There is an alternative suggestion, Senator Brown, that you ought not to lose sight of, that the Minister for Finance is only to make this Order after consultation with the Departmental Committee, of which one member is to be a person with legal training.
That would practically have the case tried by the Departmental Committee of which one is independent.
A person of legal experience.
That would get over a great deal of the difficulty. Perhaps it would be a more convenient alternative, but the real objection is to have this decided by the Minister himself.
If the Minister would carry out his views he might insert in line 38: "The Minister for Finance shall after reference to a Departmental Committee," or "The Minister for Finance shall submit the matter for decision to a Departmental Committee." It would be very easy to frame the necessary words if the House is agreed on the sense of the Minister's proposal.
I would like to know a little more as to the composition of this Departmental Committee.
It would not apply in any case, of course, until the District Justice puts a stop order on the funds. Then the Bill provides that an advertisement to the effect that the Minister will proceed to deal with these moneys is to be published, and the persons are to be allowed an opportunity of explaining to him how they came by this money. It would then be for him either to allow the stop order to remain or to issue an order discharging it. That is the proposal in the Bill. The amendment now suggested is this: The Minister, in making his order, should act upon a decision of a Departmental Committee. The Departmental Committee should consist of one official of his own Department—I do not know who the second would be—and the third a person of legal or judicial experience.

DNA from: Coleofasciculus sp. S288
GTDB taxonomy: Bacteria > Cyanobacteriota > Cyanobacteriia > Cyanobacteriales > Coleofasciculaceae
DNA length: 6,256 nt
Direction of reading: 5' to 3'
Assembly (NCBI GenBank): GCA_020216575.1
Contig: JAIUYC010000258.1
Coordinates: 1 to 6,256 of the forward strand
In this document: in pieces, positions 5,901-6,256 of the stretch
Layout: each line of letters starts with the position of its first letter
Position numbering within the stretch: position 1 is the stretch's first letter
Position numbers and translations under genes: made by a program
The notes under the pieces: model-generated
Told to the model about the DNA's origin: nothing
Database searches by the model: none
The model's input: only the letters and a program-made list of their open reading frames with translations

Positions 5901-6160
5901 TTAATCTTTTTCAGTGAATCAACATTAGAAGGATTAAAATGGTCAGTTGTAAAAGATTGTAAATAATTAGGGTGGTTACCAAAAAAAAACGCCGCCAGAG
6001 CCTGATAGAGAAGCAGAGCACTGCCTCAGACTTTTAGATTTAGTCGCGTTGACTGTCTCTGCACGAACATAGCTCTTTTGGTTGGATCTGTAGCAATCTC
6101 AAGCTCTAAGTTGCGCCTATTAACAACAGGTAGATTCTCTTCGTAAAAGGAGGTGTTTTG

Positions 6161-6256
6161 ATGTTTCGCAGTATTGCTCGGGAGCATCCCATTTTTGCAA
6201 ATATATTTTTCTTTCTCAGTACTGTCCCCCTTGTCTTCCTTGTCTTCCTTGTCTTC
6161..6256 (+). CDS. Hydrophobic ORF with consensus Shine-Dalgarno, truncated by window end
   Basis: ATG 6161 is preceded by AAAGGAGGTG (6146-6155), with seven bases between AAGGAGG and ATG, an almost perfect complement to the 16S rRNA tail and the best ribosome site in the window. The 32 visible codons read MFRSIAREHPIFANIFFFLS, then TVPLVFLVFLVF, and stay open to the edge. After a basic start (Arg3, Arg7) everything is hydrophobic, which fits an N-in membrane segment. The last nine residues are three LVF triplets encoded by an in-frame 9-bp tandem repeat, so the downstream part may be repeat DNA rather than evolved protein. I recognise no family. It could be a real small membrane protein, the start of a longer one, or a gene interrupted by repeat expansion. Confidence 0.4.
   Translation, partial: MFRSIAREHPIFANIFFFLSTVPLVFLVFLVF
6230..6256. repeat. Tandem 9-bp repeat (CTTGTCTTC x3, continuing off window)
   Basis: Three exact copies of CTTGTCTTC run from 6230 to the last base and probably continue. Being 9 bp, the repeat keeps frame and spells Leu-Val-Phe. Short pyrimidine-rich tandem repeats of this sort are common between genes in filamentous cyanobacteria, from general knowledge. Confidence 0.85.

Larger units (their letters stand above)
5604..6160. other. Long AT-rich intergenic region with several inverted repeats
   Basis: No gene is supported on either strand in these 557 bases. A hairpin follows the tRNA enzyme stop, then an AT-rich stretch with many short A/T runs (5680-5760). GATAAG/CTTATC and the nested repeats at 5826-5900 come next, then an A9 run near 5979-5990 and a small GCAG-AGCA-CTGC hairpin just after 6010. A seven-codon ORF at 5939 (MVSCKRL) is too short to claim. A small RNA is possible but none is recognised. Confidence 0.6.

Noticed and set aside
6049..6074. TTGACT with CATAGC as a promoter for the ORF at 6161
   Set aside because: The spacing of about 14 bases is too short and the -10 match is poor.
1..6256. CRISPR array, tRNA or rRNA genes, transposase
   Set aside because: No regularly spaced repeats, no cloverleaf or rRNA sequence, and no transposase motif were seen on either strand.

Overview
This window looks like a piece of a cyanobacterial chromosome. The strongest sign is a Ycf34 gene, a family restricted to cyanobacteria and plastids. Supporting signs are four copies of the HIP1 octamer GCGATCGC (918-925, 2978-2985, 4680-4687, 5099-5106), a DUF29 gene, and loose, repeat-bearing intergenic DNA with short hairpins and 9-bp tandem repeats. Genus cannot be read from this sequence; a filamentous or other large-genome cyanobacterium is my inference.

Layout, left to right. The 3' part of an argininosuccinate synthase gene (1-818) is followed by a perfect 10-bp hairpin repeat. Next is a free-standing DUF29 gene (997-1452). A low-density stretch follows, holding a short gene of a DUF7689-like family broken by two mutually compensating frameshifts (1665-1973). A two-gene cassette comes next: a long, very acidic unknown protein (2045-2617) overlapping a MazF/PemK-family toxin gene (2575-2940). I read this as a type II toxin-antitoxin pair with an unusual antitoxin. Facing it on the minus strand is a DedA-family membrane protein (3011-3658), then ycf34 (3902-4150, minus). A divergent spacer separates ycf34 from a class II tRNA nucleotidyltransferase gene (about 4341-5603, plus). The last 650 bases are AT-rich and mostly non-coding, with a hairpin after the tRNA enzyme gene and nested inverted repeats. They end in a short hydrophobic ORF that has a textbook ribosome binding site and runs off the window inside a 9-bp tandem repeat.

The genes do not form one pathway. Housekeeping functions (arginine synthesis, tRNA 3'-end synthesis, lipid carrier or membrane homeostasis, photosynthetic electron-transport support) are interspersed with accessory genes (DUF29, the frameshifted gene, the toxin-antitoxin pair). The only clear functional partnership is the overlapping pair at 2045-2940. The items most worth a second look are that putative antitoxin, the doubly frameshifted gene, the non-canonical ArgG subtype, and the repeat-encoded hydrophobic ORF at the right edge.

If we were to understand that one member of that Committee was to act as a devil's advocate, I would be prepared to agree with it, an advocate for the man whose property is to be confiscated on the order of the District Justice.